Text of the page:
Several Christian groups have expressed opposition to the Christ at the
Checkpoint conference that has been taking place in Bethlehem during the past
week, accusing it of promoting doctrines that have inspired
Bethlehem Bible College, an institute associated with the
Evangelical Christian movement, organized the five-day conference.
Jürgen Bühler, executive director of the International Christian Embassy
Jerusalem (ICEJ), said in a statement ahead of the event that the conference’s
theological stance “can easily lend itself to anti-Semitism and anti-Israel
propaganda, as some of the Checkpoint speakers have proven in the
The ICEJ, which is also an Evangelical organization, accused the
conference of promoting a “cloaked” version of Replacement Theology, which says
the Christian Church became the “new Israel” and all of God’s promises to the
people of Israel were transferred to Christianity.
Bühler also criticized
the neglect of “Christian friends of Israel... [for] our Arab brothers in the
Holy Land and beyond,” arguing that being pro-Israel “does not mean being
Several Catholic leaders in Ireland also denounced the
conference, claiming that it seeks to advance Replacement Theology.
Monaghan, a Catholic lay leader, said that leaders of Bethlehem Bible College
have promoted Replacement Theology, and said that he and other Catholic leaders
in Ireland “strongly oppose that doctrine.”
Additionally, a group of four
Messianic Jewish groups issued a statement before the conference began,
protesting the “supersessionist theology that underlies their conference agenda,
and which has been a source of anti-Semitism and even anti-Jewish violence for
Dr. Bishawa Awad, founder and president of Bethlehem Bible
College, denied that the conference espouses Replacement Theology or that there
was any political agenda.
“This is a Biblical conference, to study what
the bible says about the land,” Awad told The Jerusalem Post on Thursday.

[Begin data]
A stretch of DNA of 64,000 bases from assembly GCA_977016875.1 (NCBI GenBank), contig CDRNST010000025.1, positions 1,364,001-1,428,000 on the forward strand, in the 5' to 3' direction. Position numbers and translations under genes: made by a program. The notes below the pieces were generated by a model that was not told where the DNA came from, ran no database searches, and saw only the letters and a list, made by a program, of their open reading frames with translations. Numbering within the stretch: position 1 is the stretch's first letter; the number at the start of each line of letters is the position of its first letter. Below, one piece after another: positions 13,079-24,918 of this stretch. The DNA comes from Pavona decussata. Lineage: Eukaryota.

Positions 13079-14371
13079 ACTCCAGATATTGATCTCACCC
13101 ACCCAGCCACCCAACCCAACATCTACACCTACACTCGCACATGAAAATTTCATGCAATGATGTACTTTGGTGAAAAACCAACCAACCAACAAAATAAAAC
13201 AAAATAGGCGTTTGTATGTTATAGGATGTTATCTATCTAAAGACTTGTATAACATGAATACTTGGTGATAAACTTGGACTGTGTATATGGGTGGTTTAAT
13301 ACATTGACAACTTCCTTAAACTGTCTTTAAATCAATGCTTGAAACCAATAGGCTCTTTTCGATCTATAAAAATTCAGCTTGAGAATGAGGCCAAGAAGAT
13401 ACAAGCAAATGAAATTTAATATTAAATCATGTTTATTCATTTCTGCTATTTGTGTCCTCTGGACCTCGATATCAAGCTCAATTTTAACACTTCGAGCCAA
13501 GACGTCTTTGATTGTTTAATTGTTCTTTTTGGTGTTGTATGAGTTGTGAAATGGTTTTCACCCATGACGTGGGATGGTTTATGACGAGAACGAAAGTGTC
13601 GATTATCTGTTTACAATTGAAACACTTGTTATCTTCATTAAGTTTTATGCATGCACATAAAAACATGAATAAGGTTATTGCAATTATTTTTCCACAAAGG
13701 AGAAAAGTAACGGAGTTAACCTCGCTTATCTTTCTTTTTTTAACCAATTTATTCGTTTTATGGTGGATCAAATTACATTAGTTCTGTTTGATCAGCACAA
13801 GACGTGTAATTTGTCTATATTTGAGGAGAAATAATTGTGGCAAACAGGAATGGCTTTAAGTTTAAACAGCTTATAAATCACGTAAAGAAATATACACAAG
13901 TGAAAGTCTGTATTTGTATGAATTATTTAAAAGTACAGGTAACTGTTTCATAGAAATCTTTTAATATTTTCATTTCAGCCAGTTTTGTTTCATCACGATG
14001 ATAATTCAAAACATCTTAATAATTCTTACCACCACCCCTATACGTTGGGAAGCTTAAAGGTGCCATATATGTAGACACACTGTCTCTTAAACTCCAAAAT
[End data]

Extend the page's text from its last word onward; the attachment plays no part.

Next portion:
“Nothing at all has been mentioned about Replacement Theology or the destruction
of Israel. These are unfounded claims.”
The aim of the conference is “to
show Christians how they can bring peace to this part of the world and how
Christians around the world can promote ways through which the two peoples can
live together in peace and tranquillity,” Awad said.
According to a
conference program, the assembly seeks to “expose the injustices of occupation
and create awareness of the obstacles to reconciliation and peace,” and “present
a coherent Biblical challenge to Christian Zionism and offer an alternative
Awad said: “Many Christians support Israel whether it is
right or wrong, but don’t look into the issues of peace and justice. If that’s
being political then fine, but unfortunately, some people, instead of coming and
listening and participating, just attack us. We want to have serious
engagement with Zionist groups, and have open forum for ongoing dialogue. We may
disagree but that doesn’t mean we are enemies and hate each other. As
Christians, we love and we are called by Jesus to love even
Among the speakers is British Pastor Rev. Stephen Sizer, who
has spoken out harshly against Israel and met with Hezbollah military commander
Sheikh Nabil, and Ben White, an anti-Zionist political commentator.